Once you’ve verified all the details, you can confirm the CHAPS payment and schedule it to be processed on the same day, or at a later date. CHAPS payments typically need to be initiated during the bank’s working hours to ensure same-day processing. 

Your bank will process the CHAPS payment on the agreed-upon date. The funds will be debited from your account and transferred to the recipient’s account on the same business day. 

How do Bacs payments work? 

Not all corporate bank accounts offer access to Bacs payments as default, so you may need to set this up first. This involves applying for a Bacs Service User number (SUN) from your bank. Once this is set up, you can either make Bacs payments directly through your bank, or use third-party Bacs software (sometimes referred to as a Bacs Approved Bureau). 

Whichever of the two options you choose, you’ll need the payee’s name, bank account number, sort code and bank name. If you’re paying multiple recipients through a single Bacs transaction, you’ll need this information for each individual payment. You’ll also need the details of the payment amounts, as well as any reference information that’s required to identify the transactions.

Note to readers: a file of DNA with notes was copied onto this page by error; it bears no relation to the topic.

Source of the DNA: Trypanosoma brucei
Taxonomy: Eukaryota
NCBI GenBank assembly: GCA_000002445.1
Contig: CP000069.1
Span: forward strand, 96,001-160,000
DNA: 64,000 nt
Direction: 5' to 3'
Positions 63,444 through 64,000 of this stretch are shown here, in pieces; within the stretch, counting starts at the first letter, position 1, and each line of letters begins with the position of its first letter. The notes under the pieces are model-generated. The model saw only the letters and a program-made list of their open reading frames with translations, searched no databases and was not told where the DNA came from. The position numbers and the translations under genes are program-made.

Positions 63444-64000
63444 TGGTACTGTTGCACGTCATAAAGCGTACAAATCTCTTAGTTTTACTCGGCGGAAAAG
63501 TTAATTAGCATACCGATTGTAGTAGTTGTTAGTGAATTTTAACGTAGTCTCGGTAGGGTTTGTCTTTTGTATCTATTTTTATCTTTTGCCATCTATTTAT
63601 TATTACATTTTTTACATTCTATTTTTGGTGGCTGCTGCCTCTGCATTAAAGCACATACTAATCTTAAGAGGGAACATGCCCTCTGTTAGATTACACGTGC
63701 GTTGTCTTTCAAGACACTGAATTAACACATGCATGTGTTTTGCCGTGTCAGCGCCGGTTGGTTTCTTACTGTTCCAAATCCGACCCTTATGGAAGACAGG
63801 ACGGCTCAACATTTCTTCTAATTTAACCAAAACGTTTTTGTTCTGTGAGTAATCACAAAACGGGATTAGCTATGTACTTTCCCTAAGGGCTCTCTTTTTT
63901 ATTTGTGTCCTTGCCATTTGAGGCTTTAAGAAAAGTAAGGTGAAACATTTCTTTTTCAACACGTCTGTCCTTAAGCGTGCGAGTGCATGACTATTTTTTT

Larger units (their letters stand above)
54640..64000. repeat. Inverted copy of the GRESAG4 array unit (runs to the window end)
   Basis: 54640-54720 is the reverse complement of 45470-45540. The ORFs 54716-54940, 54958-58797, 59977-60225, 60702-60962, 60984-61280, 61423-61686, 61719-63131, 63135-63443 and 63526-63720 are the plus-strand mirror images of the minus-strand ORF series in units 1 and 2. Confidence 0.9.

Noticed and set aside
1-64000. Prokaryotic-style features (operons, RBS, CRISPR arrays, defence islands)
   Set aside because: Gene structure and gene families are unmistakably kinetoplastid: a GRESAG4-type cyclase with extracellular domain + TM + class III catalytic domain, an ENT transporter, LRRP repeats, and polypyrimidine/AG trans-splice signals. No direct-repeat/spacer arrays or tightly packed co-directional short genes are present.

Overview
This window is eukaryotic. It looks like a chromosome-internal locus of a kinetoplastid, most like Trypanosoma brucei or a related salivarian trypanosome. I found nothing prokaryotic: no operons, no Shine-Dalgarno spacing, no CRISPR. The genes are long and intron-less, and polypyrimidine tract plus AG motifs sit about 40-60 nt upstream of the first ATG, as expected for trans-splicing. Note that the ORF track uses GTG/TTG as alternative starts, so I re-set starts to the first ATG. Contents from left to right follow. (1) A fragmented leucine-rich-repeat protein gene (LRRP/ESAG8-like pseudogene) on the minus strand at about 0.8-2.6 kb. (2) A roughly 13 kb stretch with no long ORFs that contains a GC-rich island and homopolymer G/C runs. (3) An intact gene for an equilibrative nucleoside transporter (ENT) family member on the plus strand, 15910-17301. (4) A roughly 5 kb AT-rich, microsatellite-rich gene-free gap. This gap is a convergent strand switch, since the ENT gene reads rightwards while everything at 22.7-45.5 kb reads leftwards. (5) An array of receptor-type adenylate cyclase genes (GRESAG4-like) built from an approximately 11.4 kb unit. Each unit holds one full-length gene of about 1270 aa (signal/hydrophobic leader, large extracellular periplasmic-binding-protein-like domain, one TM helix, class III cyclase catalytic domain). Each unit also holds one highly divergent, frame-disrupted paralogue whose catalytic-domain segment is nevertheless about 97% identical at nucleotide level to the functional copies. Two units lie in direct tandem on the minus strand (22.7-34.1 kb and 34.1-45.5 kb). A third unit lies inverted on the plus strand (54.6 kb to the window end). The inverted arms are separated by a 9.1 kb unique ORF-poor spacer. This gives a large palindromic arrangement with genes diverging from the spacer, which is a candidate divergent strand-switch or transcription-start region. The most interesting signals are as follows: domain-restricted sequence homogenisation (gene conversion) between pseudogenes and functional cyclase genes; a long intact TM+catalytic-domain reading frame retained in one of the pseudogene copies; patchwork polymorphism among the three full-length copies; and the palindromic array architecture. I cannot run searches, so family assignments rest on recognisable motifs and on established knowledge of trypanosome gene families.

Whether you use your own software or contact the bank, you’ll need to set up a new payment and enter this information. A Bacs payment can be made up of multiple smaller transactions, which are added individually as ‘lines’ just like adding multiple items to a single invoice. Some banks charge per line when making a Bacs payment. 

After you’ve entered all the necessary information, you can choose the date for the payment to be processed. Bacs payments take several days to clear, so need to be scheduled with this in mind to ensure that payments are made on time. Depending on your bank’s security measures, you may need to provide additional authorisation, such as entering a security code, to confirm the transaction. 

Once confirmed, your bank will process the Bacs payment on the scheduled date. The funds will be debited from your business account and credited to the recipient or recipients within a few business days. 

CHAPS vs Bacs 

Both Bacs and CHAPS are types of bank transfers, so choosing between them really comes down to the specific service you need. Let’s look at the key differences between the two in more detail. 




Speed of transaction 

CHAPS is used for time-sensitive payments. Provided you’ve made the transfer prior to the cut-off time, your payment will arrive on the same day. This cut-off is between 3 pm for in-person payments, and 5 pm if you’re making the payment online.